Why It Might Work
Given that Adobe isn't the only one heading
down this direction, clearly some research has gone into this to convince it
that this is a viable proposition. Those that support the license model over
the ownership one would point out that Steam is a successful business where the
customers never get to actually own anything, though they buy access to
software products on there.
The issue there is that in general these
are single investments, and you're not required to pay a retainer to Steam in
the future to have access to the game you bought. A better comparison would be
the Sky TV franchise, where you pay each month to have access to the
programming, even if you choose not to watch it.
That said, most of the programming on Sky
isn't exclusive and can be accessed elsewhere, so it's not like there isn't any
What those who like the Adobe Cloud model
rightly point out is that it does open the avenue for these solutions to be
available on systems other than the Windows and Mac platforms. A future version
that's inherently web based could enable tablet-based use, and it also spreads
the capability to Linux computers at the same time. The separation of product
and platform might not sound ideal from Microsoft's perspective, but it places
Adobe in a better position to ride out what changes are happening in the PC
those who like the Adobe Cloud model rightly point out is that it does open the
avenue for these solutions to be available on systems other than the Windows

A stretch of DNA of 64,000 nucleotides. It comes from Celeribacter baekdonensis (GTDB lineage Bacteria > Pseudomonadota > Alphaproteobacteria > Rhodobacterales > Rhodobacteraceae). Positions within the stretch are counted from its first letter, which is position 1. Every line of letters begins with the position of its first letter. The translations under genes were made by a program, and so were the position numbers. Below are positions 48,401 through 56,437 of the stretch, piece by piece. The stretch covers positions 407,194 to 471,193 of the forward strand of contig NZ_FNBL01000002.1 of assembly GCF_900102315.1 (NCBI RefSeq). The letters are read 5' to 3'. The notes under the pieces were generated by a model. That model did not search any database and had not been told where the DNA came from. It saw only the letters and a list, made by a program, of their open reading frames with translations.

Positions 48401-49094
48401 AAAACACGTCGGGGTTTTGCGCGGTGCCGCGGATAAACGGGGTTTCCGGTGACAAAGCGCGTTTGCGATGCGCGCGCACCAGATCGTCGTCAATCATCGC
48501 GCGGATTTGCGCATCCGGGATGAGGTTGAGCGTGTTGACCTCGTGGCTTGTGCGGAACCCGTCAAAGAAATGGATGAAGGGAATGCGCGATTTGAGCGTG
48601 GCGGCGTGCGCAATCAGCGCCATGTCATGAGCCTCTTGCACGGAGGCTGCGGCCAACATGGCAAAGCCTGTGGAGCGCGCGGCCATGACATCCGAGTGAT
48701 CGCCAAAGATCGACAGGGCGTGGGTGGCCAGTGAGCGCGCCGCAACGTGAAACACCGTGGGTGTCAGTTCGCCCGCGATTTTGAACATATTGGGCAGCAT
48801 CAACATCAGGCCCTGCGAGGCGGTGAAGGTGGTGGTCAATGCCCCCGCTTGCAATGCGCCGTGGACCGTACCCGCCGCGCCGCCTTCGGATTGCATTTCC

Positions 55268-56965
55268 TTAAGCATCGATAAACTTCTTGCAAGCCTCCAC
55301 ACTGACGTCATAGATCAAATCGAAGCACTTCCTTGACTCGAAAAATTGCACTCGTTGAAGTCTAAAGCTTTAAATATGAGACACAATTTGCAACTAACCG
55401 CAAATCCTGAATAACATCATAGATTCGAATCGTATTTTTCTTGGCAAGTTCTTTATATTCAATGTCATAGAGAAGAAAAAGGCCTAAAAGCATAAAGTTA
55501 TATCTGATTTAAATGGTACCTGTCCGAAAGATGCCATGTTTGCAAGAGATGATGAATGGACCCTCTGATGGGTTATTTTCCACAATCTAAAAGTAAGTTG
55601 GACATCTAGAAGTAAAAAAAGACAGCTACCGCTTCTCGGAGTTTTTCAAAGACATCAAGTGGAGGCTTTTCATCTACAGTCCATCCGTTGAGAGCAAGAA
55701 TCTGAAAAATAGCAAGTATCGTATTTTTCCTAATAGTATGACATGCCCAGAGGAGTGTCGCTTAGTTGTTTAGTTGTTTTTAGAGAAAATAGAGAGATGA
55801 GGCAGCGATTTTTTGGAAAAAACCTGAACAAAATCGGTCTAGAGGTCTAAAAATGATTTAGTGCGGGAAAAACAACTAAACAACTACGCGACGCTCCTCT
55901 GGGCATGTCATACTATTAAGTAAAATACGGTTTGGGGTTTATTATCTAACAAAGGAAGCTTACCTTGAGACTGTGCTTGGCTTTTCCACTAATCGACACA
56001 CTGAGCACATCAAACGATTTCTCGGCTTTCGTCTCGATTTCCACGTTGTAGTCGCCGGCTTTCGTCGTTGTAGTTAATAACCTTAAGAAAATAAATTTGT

and Mac platforms. A
Also, the ability to sync across devices
and platforms is an attractive one, as a photographer can return from a shoot
to find the pictures he took are immediately ready for editing, for example.
However, it's worth noting that at the time of writing, this specific feature
of the Cloud service is currently broken and due to have the code behind it
replaced to get it working again.
What amazed this writer is how little of
what is in the Creative Cloud editions has anything to do with the cloud or any
of the functionality that suggests. As with many things, the theory sounds
good, but the reality might be much less desirable. At this time, the
additional functionality the cloud bit provides is largely unproven and thereby
reveals the true purpose of these changes.
The cost of going to CC is marginally less
than the bought model if you insist on upgrading each time Adobe releases a new
suite. However, once it has everyone on the subscription model, then it's free
to make the price whatever it wants.
Why It Might Fail
To say that this is an extreme course is an
understatement, and those who use Adobe products have already been very vocal
about their dislike of the scheme.
It wasn't long before a petition got
started asking Adobe to eliminate the mandatory Creative Cloud subscription
model. At the time of writing, 28,123 people had signed in support, with the
number increasing more rapidly than those signing up to Adobe's new service.
Most of those most vehemently opposed to it generally point out that Adobe did
this for its own benefit, not those that use its software, and while Adobe has
defended the move, it's done little to contradict that basic tenet.
It's also got no come-back to those that
point out that if the CC model is so good, then it would succeed if CS
continued alongside it - something Adobe doesn't seem keen to test.
What's most interesting is that Microsoft
also wants to embrace this concept, probably for the same reasons, but it's not
quite as brazen as Adobe.
A blog entry by Microsoft Office director
of communications Clint Patterson said, "Unlike Adobe, we think people's
shift from packaged software to subscription services will take time."